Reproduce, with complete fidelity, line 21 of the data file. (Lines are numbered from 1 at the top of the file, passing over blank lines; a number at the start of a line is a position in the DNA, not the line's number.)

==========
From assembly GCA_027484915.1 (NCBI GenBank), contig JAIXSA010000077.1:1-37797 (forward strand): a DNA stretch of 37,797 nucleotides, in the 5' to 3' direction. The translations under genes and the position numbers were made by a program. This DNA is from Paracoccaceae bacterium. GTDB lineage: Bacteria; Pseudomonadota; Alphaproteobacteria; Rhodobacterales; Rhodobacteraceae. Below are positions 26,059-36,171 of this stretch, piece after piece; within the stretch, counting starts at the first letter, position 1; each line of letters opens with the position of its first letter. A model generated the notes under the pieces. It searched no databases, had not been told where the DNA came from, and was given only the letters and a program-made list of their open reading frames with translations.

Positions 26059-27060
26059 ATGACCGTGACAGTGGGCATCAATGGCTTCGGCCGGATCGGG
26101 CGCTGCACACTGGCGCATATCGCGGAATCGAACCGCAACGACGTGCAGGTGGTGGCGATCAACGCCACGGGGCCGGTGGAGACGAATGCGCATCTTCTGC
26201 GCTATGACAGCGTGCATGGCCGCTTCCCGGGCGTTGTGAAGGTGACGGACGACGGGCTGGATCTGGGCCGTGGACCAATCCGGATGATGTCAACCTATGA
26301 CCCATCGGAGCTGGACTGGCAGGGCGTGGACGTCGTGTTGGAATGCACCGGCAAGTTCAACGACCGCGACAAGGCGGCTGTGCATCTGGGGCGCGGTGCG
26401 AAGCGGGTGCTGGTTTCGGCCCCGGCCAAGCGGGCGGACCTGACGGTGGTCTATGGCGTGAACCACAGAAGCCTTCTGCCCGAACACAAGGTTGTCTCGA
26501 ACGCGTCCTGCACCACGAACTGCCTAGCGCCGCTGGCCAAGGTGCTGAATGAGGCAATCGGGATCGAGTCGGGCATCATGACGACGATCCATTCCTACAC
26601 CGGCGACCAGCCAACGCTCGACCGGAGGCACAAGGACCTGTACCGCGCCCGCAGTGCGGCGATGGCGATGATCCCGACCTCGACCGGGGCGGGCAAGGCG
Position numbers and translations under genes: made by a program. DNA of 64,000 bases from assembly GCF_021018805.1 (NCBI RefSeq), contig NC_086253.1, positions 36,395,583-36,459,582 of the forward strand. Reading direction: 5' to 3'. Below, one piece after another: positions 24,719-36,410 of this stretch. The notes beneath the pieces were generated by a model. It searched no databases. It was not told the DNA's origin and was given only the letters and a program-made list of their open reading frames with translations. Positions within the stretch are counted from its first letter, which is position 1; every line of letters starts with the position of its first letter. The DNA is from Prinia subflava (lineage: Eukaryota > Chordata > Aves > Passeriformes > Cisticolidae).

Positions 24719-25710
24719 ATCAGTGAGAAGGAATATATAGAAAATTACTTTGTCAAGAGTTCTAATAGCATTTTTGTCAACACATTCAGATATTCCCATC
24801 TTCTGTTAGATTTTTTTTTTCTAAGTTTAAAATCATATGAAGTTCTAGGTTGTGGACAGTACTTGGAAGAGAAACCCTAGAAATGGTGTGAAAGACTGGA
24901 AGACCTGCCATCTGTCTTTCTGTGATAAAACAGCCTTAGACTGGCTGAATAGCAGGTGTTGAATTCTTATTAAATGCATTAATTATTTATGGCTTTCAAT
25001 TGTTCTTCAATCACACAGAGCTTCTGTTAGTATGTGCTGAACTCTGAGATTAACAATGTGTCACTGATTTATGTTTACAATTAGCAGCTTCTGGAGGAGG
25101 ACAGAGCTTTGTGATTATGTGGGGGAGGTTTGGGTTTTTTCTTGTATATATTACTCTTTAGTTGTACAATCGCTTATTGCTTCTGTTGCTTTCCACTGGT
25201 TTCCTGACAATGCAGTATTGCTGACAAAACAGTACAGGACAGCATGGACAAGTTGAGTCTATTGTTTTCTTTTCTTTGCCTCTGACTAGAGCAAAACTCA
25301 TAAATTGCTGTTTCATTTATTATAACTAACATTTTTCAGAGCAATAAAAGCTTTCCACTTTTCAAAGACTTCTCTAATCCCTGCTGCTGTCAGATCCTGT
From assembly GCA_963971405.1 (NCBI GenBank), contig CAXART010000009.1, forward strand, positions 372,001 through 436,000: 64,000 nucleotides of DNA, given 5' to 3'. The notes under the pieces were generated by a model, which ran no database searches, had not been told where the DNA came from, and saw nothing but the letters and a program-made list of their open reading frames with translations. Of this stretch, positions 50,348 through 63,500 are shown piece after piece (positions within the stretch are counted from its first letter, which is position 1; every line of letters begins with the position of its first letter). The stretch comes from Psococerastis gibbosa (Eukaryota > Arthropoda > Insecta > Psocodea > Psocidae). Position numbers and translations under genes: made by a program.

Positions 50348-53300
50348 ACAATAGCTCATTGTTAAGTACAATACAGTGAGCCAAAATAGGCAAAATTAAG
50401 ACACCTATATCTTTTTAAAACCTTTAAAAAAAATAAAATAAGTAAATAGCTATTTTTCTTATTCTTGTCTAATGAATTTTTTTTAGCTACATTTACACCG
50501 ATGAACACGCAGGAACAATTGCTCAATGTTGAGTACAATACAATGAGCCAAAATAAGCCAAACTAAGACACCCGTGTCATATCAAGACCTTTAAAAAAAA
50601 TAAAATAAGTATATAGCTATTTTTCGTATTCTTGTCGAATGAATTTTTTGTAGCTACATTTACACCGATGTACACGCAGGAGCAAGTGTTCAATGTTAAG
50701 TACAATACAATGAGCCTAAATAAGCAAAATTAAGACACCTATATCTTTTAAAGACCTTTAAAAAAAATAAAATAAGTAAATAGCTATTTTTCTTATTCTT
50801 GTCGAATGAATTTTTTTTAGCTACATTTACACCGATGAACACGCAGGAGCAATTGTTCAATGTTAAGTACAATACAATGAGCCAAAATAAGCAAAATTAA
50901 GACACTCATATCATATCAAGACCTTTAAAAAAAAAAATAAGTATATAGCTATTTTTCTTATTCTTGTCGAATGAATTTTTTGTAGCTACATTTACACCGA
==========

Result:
50348 ACAATAGCTCATTGTTAAGTACAATACAGTGAGCCAAAATAGGCAAAATTAAG